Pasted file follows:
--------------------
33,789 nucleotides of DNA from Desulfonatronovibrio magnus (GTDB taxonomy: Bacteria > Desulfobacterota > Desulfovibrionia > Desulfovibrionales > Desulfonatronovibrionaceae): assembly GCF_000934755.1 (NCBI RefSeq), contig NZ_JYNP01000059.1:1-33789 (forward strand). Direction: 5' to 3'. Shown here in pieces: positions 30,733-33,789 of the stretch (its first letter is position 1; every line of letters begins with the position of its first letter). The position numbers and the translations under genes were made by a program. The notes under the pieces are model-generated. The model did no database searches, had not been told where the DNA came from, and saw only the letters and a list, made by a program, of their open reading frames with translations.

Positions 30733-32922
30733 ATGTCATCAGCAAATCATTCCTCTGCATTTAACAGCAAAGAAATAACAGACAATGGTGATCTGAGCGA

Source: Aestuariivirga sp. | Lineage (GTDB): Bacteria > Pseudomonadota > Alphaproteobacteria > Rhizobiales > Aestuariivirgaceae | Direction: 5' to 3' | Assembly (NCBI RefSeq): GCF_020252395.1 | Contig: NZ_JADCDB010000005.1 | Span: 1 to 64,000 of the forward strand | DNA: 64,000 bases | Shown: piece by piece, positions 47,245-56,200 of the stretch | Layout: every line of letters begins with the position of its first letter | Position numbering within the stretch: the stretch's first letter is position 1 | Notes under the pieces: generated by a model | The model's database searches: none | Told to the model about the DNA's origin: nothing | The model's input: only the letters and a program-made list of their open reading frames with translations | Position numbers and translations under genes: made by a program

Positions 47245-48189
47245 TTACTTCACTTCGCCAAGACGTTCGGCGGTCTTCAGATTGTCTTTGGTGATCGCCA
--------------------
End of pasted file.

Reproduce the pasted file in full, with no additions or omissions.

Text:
33,789 nucleotides of DNA from Desulfonatronovibrio magnus (GTDB taxonomy: Bacteria > Desulfobacterota > Desulfovibrionia > Desulfovibrionales > Desulfonatronovibrionaceae): assembly GCF_000934755.1 (NCBI RefSeq), contig NZ_JYNP01000059.1:1-33789 (forward strand). Direction: 5' to 3'. Shown here in pieces: positions 30,733-33,789 of the stretch (its first letter is position 1; every line of letters begins with the position of its first letter). The position numbers and the translations under genes were made by a program. The notes under the pieces are model-generated. The model did no database searches, had not been told where the DNA came from, and saw only the letters and a list, made by a program, of their open reading frames with translations.

Positions 30733-32922
30733 ATGTCATCAGCAAATCATTCCTCTGCATTTAACAGCAAAGAAATAACAGACAATGGTGATCTGAGCGA

Source: Aestuariivirga sp. | Lineage (GTDB): Bacteria > Pseudomonadota > Alphaproteobacteria > Rhizobiales > Aestuariivirgaceae | Direction: 5' to 3' | Assembly (NCBI RefSeq): GCF_020252395.1 | Contig: NZ_JADCDB010000005.1 | Span: 1 to 64,000 of the forward strand | DNA: 64,000 bases | Shown: piece by piece, positions 47,245-56,200 of the stretch | Layout: every line of letters begins with the position of its first letter | Position numbering within the stretch: the stretch's first letter is position 1 | Notes under the pieces: generated by a model | The model's database searches: none | Told to the model about the DNA's origin: nothing | The model's input: only the letters and a program-made list of their open reading frames with translations | Position numbers and translations under genes: made by a program

Positions 47245-48189
47245 TTACTTCACTTCGCCAAGACGTTCGGCGGTCTTCAGATTGTCTTTGGTGATCGCCA